Sullivan County Democrat
O n l i n e  E d i t i o n National Award-winning, Family-run Newspaper
  NEWS ARCHIVES Established 1891 Callicoon, New York  
home  |  archives
Meet a Woman of Action

By Jeanne Sager
LIBERTY — September 10, 2004 – Marie Biedinger isn’t one of those nice old ladies who sits around knitting tea cozies.
At 73, Biedinger is a woman of action.
She drives a Sullivan County transportation bus around Monticello.
She volunteers with the Caregiver Support services at Cornell Cooperative Extension in Liberty.
And she’s been working for more than a year to bring Robert Wood Johnson Foundation monies to Sullivan County to begin a local chapter of “Faith in Action.”
A former chaplain at Arden Hill Hospital and a deacon at St. Paul’s Lutheran Church in Liberty, Biedinger knows the value of faith in healing.
And as a widow for the past 13 years, she knows what it’s like to be a little lonely.
Sure, she has family right next door – her son, daughter-in-law, 14-year-old grandson. She’s got two dogs, her “children” Crystal and Muffin, who curl up on her lap while she watches television at night.
But there’s no one to argue with, she says with a sad laugh, no one to watch her cleaning the house like a whirling dervish and make jokes about the windstorm that’s swept through.
Biedinger says she’s “an independent cuss,” so she makes do with what she has.
And what she has is a lot of love to share – something she said every resident from Liberty to Ellenville has inside of them.
She’s hoping to get residents in that corridor to sign on to her new Faith in Action group, which she is calling “Caring Neighbors.”
She wants them to volunteer to give a little time, a little attention to folks who are homebound – the elderly, the disabled and the lonely.
They’re a growing group.
“People are living longer,” Biedinger explained. “Families are more spread out, sometimes non-existent, and friends have passed on.”
More often people are reaching their 90s, burying their friends, sometimes even their children, and finding that they are all alone.
Living in rural Sullivan County compounds the problem, Biedinger said. There’s little public transportation available, and your neighbors are farther away.
“Being home is very lonely,” she explained. “And sometimes people fall through the cracks – they don’t have enough money, or they have too much money.”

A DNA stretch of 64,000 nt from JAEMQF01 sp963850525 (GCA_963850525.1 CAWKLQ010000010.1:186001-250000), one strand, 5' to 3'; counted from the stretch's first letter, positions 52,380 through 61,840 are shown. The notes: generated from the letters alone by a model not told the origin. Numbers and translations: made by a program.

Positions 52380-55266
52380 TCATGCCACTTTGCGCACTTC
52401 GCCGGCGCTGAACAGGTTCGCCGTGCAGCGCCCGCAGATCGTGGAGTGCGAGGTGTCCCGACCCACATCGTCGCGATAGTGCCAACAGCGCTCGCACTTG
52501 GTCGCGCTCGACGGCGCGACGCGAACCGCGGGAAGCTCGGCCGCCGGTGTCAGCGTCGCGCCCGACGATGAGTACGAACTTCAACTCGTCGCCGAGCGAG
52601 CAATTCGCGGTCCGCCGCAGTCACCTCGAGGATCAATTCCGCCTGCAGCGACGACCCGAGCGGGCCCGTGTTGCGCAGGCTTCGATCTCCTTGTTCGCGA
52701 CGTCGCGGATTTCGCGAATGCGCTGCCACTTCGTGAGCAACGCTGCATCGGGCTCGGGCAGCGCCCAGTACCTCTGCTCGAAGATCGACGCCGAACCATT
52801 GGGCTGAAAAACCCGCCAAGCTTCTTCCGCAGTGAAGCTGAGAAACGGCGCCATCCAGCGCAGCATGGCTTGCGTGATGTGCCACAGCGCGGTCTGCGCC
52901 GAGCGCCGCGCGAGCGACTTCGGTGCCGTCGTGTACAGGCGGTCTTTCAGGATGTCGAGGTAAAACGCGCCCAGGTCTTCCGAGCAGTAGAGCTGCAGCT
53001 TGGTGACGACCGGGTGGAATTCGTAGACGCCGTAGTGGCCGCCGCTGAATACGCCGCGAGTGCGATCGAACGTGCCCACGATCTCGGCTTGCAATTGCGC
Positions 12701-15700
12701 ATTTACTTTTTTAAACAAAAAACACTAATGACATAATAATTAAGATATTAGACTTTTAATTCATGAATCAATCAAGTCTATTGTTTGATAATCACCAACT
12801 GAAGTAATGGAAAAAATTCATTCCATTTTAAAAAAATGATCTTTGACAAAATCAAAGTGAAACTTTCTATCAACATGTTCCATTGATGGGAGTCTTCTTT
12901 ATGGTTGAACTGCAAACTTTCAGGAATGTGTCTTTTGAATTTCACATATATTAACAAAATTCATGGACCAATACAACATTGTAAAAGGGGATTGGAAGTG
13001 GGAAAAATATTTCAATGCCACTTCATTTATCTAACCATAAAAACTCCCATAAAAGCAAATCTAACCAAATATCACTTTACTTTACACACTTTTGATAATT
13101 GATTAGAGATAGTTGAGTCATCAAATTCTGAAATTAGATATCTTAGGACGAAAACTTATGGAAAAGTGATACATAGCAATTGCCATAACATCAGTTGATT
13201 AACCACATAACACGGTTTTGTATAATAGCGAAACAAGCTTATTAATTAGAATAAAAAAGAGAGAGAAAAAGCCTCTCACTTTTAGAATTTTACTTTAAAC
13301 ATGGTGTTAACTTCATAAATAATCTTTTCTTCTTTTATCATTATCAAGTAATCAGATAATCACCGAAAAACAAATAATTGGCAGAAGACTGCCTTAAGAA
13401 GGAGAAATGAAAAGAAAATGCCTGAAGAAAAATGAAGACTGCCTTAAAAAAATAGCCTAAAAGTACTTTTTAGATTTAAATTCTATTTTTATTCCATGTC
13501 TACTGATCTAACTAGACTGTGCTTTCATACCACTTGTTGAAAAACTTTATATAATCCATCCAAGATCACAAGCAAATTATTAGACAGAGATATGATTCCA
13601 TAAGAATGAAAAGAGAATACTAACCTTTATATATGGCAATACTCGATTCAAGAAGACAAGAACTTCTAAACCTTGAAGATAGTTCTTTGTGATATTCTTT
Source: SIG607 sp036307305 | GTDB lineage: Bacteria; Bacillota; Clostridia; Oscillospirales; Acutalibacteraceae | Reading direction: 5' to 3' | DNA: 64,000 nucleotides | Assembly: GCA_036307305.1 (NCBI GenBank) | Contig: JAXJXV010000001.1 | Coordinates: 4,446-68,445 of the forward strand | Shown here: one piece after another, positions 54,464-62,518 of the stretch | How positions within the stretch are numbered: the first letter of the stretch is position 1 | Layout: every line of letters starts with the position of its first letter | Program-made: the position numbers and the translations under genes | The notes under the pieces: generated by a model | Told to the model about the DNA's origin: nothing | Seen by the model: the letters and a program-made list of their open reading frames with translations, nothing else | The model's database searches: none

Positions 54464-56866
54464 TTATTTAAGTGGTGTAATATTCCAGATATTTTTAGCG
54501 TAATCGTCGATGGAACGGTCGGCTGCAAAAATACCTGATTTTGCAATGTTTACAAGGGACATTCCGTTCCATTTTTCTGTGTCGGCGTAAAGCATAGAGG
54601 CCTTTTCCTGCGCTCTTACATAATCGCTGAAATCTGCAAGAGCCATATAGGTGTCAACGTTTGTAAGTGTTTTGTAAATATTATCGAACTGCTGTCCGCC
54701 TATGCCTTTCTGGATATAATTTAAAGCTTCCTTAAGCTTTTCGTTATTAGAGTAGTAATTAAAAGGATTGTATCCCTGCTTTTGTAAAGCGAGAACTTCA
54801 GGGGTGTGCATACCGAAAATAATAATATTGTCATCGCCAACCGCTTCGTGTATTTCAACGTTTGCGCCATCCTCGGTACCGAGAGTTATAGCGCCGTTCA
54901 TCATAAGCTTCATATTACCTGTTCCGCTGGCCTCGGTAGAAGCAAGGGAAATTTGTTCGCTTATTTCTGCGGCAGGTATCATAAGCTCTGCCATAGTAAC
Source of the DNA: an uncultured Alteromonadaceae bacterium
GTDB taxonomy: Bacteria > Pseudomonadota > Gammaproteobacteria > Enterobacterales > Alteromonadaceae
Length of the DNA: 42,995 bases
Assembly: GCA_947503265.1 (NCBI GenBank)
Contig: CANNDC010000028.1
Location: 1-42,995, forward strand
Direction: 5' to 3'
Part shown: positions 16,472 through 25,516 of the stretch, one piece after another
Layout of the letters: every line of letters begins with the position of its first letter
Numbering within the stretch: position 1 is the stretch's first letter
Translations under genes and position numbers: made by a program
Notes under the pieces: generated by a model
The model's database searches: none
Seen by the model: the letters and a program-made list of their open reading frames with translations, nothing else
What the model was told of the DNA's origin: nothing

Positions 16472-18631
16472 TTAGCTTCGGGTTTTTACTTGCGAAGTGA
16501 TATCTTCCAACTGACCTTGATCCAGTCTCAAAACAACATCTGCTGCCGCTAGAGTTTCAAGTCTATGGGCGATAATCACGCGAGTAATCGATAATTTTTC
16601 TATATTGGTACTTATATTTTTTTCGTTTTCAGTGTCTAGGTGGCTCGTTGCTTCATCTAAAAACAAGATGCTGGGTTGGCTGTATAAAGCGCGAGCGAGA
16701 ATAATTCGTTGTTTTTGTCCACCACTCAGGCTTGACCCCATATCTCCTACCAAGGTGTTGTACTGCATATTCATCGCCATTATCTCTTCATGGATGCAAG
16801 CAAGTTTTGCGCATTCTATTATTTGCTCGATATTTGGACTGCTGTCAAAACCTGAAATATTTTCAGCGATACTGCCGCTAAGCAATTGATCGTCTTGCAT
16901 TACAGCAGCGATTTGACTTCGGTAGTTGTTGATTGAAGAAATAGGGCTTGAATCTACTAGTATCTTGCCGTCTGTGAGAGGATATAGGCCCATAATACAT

Biedinger recognizes a give and take in society, and she’s looking for people to volunteer – to give – and to receive a friendship from the people they meet.
“The elderly have an awful lot to give,” she explained. “I find there’s a wealth of experience both sides can get from this.”
Biedinger wants someone to offer to make a phone call every few days, visit once a week.
“This is not something where you’re going to clean their house; there are other agencies for that,” she said, “just take on a neighborly concern.”
Although it’s called Faith in Action, Biedinger said it’s a non-denominational program sponsored by Cornell Cooperative Extension – she’s open to working with people of all faiths, something she’s experienced over and over as a chaplain.
“Dealing with different people of different faiths, you realize there’s only one God,” she said. “In this, you’re creating a friendship – granted you’re going to run into some cranky people, but it’s caring and sharing, love and friendship.
“It’s all the things God really wants out of us.”
The Robert Wood Johnson Foundation has given a $35,000 start-up grant, which is being overseen by the extension office, with Biedinger as program director.
Her aim is to make the program grow, matching volunteers with people in their area who could use some help.
Eventually they will have to start local fundraising – the foundation requires local funds match the grant within 18 months.
Biedinger isn’t worried. She said the project will happen on its merits, and she realizes starting small is the key.
“I know I’m not going to change the world, but if I can help a couple of people . . .” she said, trailing off. “So many of us have something good inside of us – share the wealth.
“It’s a lonely place alone,” she added. “There’s so much loneliness, and it’s so unnecessary.
“What else have we got?” Biedinger continued. “If we can’t help one another, it’s a sad, sad world.”
To get involved, call Biedinger at the extension office in Liberty at 292-6180.

top of page  |  home  |  archives